Grimm crossed his arms over his chest and waited. The girl hung her head back in a dramatic arc and exhaled loudly. For a moment they were at an impasse. She looked at him like a petulant child who was ready to go home. She crossed her arms too, not wanting to be upstaged, and looking down at her feet, she kicked them in rough bursts through the dark water until she finally conceded. She dropped her arms to her side emphatically and resumed her post and stood passively next to Grimm, looking forward into the dark mist, contemplating.
“My life was nothing. Sometimes good, but mostly just shit. I’ve got nothing back there.”
“So, you’re happy to be dead?”
“No…I don’t know…I just don’t care, really. About anything.”
He didn’t know what to say to that, but he knew for certain that she was lying. So Grim gave her a curt nod, and they continued on in silence. She followed along with the same complacency as before, showing a little satisfaction in not having to talk anymore. He still had so many questions, but he knew he’d get in trouble for taking too long. Before this girl, Grimm thought he’d seen it all. He never dreamed anyone would be like this going to the other side. But he finally met the exception, and he wasn’t satisfied with what she had to say about it. He needed more time.
Grimm could hear the demons waiting on the other side. Soon he and the girl would reach the shore, and this young woman would be dragged off to her fate. Or perhaps this one would simply keep walking towards her demons and nonchalantly follow them into the darkness. Grimm giggled at the thought.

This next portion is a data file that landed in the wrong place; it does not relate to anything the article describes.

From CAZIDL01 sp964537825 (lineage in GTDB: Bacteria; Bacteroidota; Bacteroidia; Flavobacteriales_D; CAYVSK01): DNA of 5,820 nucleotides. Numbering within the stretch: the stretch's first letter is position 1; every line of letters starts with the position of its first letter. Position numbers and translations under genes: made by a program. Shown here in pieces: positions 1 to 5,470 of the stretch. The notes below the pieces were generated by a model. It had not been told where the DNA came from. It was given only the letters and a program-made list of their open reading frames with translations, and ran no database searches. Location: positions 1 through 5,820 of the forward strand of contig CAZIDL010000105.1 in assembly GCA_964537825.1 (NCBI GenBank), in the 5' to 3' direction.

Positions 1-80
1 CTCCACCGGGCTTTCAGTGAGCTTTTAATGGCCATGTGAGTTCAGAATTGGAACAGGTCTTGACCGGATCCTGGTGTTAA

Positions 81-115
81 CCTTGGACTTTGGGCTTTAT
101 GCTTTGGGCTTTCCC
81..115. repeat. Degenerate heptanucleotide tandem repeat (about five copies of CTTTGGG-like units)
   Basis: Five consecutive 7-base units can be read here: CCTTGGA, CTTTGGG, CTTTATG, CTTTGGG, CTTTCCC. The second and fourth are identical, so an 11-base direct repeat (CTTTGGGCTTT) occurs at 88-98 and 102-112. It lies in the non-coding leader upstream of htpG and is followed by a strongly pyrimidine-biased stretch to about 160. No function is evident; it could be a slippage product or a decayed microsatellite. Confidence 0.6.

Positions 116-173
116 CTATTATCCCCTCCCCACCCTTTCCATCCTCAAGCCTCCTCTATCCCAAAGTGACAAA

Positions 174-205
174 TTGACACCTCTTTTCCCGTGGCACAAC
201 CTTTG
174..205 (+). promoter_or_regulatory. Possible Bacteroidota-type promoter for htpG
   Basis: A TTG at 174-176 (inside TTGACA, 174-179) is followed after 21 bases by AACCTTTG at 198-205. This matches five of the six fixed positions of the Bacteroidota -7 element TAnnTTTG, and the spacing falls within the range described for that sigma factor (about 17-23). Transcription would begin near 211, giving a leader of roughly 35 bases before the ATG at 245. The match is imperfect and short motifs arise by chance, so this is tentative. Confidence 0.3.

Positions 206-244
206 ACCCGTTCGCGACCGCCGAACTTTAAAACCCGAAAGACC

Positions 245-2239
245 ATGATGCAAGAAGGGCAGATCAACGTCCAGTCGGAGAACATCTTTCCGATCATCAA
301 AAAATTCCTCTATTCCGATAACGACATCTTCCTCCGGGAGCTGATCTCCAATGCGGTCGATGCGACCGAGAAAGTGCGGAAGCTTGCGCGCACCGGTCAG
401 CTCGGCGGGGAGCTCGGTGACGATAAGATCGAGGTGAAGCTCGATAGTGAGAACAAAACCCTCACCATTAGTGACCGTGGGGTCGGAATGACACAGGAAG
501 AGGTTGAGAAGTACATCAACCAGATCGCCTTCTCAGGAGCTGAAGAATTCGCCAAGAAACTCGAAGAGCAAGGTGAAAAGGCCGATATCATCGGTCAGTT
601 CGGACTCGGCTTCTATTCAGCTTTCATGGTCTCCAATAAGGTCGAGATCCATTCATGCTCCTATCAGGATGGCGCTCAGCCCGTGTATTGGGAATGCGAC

“Never expected to hear laughter down here.”
With that remark, Grimm suddenly understood what he needed to do. He grabbed hold of the girl’s arm, forcing her to stop in her tracks.
“What’s your prob—”
“Just shut up for a second,” Grim whispered harshly. He couldn’t believe what he was about to do. But he needed a minute to think, and the void was the best place for doing that. Once they got to the other side, there would be no more chances. The demons would take over, and Grimm’s powers could never trump a demon’s.
“Where are we going?”
“Just give me a minute,” Grimm answered.
He had no idea what he was doing. He was in uncharted waters. Where was he going? He made the choice to break the rule, and that’s as far as he got. He was flimsily holding on to the conclusion that if there were two points going forward and backward between the shores of the recently dead and the endless torture, there had to be some kind of end moving side to side through the void. So, on a whim, he decided to veer to the left, away from the shore they were supposed to have reached by then, and continued a quick march in the void. He would move them along until they hit a new shore or something, anything. Just as long as it was nowhere near the place where he knew demons were angrily writhing at his disobedience and their lack of a new dead person to torture. He didn’t know if or how they would retaliate.
“This is insane, man,” the girl kept saying. She couldn’t believe what was happening. By now, she had imagined she’d be neck-deep in some form of torture, living her eternity they way she deserved, the way she wanted. She didn’t want to think about the past. She didn’t want to think about her, and with fresh fear rising to the surface, she knew Grimm wasn’t going to let her just get on with being dead and in hell. But she had as much of a plan as the creature towing her along on how to act, so instead of resisting, she let Grimm drag her along.